With its installed insulation, LSF buildings are more energy-efficient than heavy masonry buildings. A research project carried out by the Council for Scientific and Industrial Research (CSIR) for SASFA, indicated that an LSF building will require less than half the energy needed to heat and cool an uninsulated masonry residential building.
“The use of LSF allows for energy conservation on two levels. The energy used in the manufacture of the actual building materials – the embodied energy – is considerably less than the amount consumed by traditional building materials. Secondly, the operational energy used in heating and cooling the building over its lifespan is also considerably less.
A LSF building is dimensionally far more accurate than masonry building or concrete construction. This saves time and cost when installing pre-made components such as kitchen cupboards and wardrobes. “With light steel framing, one can work to a tolerance of less than +5 mm,” says Barnard.
With a comparatively new building technique such as LSFB, training of contractors is essential. To this end, SASFA presents a five-day training course in light steel frame building. The course is split into two sections:
- Steel frame materials, components, and erection
- Internal lining, external cladding and insulation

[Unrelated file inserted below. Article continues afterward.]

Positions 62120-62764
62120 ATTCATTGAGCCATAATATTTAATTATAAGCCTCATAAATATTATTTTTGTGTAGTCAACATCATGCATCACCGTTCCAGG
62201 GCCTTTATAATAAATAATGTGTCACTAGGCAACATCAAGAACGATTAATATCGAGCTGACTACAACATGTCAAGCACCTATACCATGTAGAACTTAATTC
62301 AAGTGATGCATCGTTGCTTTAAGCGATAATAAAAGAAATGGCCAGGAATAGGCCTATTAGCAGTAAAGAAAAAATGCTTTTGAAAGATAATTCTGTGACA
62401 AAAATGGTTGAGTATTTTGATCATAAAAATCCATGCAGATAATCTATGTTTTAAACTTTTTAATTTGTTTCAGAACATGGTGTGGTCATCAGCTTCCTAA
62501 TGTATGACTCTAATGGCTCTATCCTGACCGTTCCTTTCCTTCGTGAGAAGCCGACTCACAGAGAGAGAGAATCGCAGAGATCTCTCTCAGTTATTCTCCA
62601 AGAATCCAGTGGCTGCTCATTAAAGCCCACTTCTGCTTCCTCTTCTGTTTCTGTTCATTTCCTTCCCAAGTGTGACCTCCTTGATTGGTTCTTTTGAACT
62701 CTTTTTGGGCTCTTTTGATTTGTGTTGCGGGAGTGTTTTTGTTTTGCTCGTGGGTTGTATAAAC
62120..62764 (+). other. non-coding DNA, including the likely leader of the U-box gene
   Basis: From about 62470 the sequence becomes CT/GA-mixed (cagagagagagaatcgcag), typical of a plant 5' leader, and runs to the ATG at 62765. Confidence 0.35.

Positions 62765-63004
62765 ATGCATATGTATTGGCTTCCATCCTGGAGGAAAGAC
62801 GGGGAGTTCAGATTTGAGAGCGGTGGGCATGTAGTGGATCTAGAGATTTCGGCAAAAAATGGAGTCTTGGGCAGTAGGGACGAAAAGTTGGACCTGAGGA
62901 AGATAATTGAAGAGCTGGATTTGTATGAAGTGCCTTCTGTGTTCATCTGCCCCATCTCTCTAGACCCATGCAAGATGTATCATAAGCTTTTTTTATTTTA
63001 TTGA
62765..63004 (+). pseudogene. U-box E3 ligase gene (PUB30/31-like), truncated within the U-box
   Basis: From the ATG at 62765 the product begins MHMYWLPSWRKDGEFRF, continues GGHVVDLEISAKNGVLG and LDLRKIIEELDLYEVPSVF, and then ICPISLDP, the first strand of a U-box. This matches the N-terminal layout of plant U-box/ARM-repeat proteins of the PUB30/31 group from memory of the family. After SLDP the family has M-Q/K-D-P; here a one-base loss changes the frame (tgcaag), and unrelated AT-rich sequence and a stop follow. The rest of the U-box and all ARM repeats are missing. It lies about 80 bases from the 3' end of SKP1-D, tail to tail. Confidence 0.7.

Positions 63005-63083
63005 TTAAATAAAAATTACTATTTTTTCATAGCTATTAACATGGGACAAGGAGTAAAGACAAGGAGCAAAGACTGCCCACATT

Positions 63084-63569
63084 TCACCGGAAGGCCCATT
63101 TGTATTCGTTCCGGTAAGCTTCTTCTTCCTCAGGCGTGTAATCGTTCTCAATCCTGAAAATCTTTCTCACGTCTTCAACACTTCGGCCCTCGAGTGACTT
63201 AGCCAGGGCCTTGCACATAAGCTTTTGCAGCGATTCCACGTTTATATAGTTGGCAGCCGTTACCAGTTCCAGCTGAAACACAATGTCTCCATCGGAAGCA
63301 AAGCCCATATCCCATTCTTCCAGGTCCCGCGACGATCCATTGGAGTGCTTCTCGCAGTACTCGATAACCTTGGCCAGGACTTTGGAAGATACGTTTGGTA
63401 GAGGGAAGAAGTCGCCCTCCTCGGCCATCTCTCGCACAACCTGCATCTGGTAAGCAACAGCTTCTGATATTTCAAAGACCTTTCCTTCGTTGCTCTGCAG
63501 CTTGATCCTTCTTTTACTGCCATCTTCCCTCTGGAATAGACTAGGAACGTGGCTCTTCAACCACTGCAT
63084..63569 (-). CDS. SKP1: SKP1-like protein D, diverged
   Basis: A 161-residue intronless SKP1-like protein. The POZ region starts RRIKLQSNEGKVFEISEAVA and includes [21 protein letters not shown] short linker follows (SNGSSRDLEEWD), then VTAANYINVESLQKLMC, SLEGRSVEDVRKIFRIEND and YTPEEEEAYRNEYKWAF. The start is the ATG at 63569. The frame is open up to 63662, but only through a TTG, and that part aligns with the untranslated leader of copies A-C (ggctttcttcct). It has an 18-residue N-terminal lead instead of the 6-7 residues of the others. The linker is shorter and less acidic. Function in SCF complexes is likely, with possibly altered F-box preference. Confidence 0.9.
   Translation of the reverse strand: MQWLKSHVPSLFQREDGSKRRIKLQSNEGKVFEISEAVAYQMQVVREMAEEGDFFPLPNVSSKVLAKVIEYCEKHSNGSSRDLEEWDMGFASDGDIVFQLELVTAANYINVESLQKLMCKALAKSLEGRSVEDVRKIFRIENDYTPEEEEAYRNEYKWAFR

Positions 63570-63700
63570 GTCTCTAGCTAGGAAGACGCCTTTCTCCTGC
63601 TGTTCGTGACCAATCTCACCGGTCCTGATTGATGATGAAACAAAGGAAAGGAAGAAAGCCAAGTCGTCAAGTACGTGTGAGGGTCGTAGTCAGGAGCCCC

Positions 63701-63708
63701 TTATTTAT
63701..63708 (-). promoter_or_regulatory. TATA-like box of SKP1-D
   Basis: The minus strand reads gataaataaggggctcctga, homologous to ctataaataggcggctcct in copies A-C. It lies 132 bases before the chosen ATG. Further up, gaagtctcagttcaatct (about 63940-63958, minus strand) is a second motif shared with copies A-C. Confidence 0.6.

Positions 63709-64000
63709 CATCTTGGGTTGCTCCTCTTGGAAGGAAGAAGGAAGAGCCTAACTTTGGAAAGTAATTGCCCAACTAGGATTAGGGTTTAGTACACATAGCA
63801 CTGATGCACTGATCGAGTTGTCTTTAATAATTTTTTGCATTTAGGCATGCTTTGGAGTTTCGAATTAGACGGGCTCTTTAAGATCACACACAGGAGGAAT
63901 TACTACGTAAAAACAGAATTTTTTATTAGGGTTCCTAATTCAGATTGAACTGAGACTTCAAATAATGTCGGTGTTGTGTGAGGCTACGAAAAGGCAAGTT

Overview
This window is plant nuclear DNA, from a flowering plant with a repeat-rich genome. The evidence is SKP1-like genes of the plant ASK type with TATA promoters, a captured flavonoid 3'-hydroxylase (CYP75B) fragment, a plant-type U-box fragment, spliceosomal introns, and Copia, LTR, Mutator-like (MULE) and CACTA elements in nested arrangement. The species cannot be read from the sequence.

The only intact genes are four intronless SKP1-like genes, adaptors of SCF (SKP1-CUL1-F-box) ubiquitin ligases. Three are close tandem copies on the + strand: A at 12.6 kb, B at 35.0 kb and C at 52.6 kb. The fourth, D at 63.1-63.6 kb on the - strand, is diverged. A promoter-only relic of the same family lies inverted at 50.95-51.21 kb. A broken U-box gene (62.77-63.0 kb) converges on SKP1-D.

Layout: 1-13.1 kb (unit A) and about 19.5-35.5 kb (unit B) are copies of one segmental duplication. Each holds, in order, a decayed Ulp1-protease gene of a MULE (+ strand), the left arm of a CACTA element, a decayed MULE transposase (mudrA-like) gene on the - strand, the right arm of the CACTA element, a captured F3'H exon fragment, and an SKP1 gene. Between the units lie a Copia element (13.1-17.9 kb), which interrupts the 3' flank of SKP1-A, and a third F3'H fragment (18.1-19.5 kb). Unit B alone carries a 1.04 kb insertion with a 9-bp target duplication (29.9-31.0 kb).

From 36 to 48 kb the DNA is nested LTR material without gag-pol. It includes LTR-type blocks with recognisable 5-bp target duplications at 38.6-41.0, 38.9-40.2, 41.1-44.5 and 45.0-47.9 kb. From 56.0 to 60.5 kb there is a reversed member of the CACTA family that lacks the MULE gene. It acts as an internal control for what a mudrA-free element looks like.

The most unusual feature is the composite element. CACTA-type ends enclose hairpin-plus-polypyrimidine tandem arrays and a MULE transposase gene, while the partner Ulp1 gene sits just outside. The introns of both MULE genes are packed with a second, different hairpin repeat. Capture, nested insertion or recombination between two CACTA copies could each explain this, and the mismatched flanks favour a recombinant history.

The course is growing in popularity (the most recent one was fully subscribed), as an increasing number of building contractors, developers, architects and engineers wish to become more knowledgeable about LSF construction.
“It has indeed been exciting to see – and hear about – the progress that the cold formed steel industry has made since SASFA’s inception. Some of these highlights include the development of the light steel building code, the introduction of cold formed steel into building façades, the acceptance of the benefits of light steel framed homes and the growing number of light steel frame projects being completed.” says SA Institute of Steel Construction CEO Paolo Trinchero.
“Furthermore, SASFA’s ongoing education programme for the construction industry and allied sectors is proving to be very effective in growing the awareness of the features and benefits of light steel framing, and providing the skills required to efficiently build using LSF.”
“Whereas initially, LSF construction was only used for smaller building projects in South Africa, it is now being used for the complete spectrum of construction projects,” continues Trinchero. A milestone achievement for light steel frame construction in South Africa occurred when the building technique was used to supply and install a lightweight steel façade wall and parapet structure at the Mall of Africa in Midrand.